FIG. 3 shows a ZMW-nanopore devices employed for obtaining high loading of one DNA polymerase per ZMW. In Step A, FIG. 3(A), voltage is applied to anchor an attachment molecule such as a bulky avidin-DNA-biotin molecule (ADB) 310 into a pore. The biotin groups are designated by the letter B. Because of the pore size, DNA preferentially threads into the pore, exposing a biotin group for reaction with a streptavidin-polymerase complex in the top chamber. In Step B, FIG. 3(B), a DNA polymerase with a binding portion 320 comprising, for example, a DNA polymerase 324 having an avidin or streptavidin portion 322, is allowed to react with the solitary biotin group in each ZMW, obtaining single polymerase loading, a prerequisite for single molecule real time DNA sequencing. The potential loading efficiency for 1:1 ZMW:polymerase is 100%, vs. the current Poissonian limit of ˜37%. In Step C, FIG. 3(C), excess DNA polymerase is washed away, after which DNA can be introduced into the top chamber for complexation with the immobilized polymerase and sequencing. Here, the polymerase is attached, then template DNA is introduced. In other cases, a polymerase-nucleic acid complex is introduced in step B resulting in the direct connection of the nucleic acid-polymerase complex, obviating the need for a subsequent addition of template nucleic acid. The SiN membrane can be coated with a PEG-silane in order to reduce non-specific polymerase binding. Exemplary treatments for reducing non-specific binding include self-assembled monolayers of PEG, and atomic-layer deposition of oxides or nitrides.

In some embodiments of the invention, the threading portion (e.g. double stranded DNA) is attached to the nucleic acid polymerase or the polymerase-template complex. The threaded polymerase is then introduced from above such that the threading portion is passed into the nanopore. On the opposite side of the nanopore is an attachment molecule (e.g. avidin or streptavidin) that will react with a group that threads through the pore (e.g. biotin), blocking the threading portion from coming back out of the nanopore. In this way, each single polymerase or complex blocks the threading of a second entity, providing for single loading.

The attachment molecule can be made with any suitable combination of threading portions and blocking portions. In some cases, the blocking portions are proteins. In other cases, the blocking portions can be other bulky groups such as beads or nanoparticles. The blocking portions, e.g. beads and nanoparticles can have sizes, for example of about 5 nm to 500 nm, from about 10 nm to about 200 nm or from about 10 nm to about 40 nm. The size of the blocking group is related to the size of the nanopore. The relative sizes of these can be adjusted in order to improve performance and manufacturability.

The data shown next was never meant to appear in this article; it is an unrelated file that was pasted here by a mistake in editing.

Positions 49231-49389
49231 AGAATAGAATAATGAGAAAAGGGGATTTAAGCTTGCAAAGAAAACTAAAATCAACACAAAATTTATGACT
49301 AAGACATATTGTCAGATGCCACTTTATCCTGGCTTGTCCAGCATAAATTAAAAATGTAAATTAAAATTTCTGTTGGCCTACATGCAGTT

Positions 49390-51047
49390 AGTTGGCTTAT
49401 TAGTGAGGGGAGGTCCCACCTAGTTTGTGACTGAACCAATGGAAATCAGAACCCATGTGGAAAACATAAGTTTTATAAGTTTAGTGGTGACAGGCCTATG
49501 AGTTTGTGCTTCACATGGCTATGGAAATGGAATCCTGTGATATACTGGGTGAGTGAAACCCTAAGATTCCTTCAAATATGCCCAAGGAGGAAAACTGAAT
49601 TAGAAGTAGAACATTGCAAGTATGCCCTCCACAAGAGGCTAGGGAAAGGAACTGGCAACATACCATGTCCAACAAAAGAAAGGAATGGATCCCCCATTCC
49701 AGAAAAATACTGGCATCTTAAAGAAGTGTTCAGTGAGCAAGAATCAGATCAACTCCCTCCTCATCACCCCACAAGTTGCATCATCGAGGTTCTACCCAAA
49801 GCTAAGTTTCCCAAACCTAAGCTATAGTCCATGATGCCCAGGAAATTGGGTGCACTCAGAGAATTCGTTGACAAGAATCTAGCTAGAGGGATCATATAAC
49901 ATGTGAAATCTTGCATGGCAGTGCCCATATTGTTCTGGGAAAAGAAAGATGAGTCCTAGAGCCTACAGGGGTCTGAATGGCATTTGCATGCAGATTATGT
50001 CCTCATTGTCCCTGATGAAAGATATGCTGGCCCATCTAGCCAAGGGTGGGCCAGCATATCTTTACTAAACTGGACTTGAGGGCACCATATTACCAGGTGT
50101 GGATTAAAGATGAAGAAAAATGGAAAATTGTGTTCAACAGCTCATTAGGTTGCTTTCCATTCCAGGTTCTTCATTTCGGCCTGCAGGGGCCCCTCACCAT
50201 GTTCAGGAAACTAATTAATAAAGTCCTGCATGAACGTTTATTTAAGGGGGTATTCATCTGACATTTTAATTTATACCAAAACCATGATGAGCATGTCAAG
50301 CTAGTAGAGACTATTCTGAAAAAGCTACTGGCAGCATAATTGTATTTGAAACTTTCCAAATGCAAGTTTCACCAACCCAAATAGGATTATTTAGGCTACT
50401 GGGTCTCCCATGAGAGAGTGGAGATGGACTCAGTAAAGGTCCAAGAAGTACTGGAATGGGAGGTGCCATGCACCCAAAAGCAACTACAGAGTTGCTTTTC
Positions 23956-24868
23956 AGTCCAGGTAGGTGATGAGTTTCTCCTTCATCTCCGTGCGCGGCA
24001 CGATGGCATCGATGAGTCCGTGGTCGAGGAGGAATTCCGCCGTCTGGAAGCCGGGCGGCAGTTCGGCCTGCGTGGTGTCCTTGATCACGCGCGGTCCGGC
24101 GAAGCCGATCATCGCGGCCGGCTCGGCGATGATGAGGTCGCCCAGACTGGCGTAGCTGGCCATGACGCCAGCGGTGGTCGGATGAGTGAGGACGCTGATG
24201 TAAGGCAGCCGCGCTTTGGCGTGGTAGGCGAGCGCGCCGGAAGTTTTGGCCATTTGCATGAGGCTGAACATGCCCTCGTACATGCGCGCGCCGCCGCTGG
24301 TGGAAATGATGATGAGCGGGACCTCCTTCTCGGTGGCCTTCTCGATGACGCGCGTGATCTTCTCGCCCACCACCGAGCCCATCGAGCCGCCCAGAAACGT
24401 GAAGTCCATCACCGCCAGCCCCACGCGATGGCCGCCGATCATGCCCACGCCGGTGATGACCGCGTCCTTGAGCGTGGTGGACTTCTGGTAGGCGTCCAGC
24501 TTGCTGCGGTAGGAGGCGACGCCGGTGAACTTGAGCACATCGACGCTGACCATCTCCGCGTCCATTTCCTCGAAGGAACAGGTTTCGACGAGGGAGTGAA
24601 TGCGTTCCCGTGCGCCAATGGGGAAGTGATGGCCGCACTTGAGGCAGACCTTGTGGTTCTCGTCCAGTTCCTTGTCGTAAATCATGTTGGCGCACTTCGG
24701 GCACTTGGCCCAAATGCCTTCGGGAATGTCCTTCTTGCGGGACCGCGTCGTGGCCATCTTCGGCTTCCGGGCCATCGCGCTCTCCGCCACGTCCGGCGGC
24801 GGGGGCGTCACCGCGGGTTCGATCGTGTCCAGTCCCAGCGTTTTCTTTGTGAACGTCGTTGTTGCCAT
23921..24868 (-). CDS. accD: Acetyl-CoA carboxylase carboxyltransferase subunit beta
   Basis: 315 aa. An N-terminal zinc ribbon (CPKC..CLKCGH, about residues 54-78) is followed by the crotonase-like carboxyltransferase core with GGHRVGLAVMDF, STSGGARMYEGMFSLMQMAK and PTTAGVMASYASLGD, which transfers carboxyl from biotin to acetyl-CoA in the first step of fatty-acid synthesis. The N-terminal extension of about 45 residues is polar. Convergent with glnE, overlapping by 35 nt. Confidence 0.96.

The thickness of the base layer such as silicon nitride can be adjusted to optimize performance, to aid in processing, and to minimize autofluorescence. The thickness of the base layer such as silicon nitride is generally about 3 nm to about 50 nm, or about 5 nm to about 30 nm, about 2 nm and about 30 nm in thickness or about 4 nm and about 15 nm in thickness.

In some embodiments, nanopore arrays in SiN membranes (without ZMWs) are assembled in a two-chamber electrolyte apparatus, and voltage is applied across the SiN membrane using a pair of electrodes (FIG. 3). Applied voltage generates a localized electric field near the pore, and has previously been used for immobilizing and interrogating DNA inside protein channels, see Sauer-Budge, A. F. et al, Biophys. J. 2004, 87 (5), 3205-3212; Cockroft, S. L et al, J. Am. Chem. Soc. 2008, 130 (3), 818; and Wanunu, M. et al. Phys. Rev, E 2008, 77 (3), 031904 incorporated in their entirety herein by reference, and solid-state nanopores, see McNally, B. et al. Nano Lett. 2008, 8 (10), 3418-3422; and Tabard-Cossa, V. et al., ACS Nano 2009, 3 (10), 3009-3014, incorporated in its entirety herein by reference. Based on the pore dimensions, only one DNA arm of the ADB construct threads into the pore, resulting in a single biotin site exposed on the top chamber. Varying the ADB molecule concentrations and applied voltage allows for control over the biotin-loading kinetics. In some cases, dendrimeric attachment molecules such as low-generation biotin dendrimers, see Wilbur, D. S. et al. Bioconjugate Chem. 1998, 9 (6), 813-825 incorporated in its entirety herein by reference, can be used to enhance loading kinetics by increasing the number of teather portions.

After completion of Step A, FIG. 3(A), for example, the process descried as above is carried out in the presence of a DNA polymerase-avidin containing solution in the top chamber (Step B, FIG. 3(B)). The exposed binding moiety such as biotin binds to the polymerase, e.g. DNA polymerase-avidin complex to create a locked complex that cannot readily exit the pore, thus anchoring the polymerase in the pore. After washing excess polymerase in Step C, FIG. 3(C), the array is loaded with polymerase and is in the condition for template DNA addition and subsequent polymerization. The stability of the complex can be readily determined by applying various voltages and measuring current.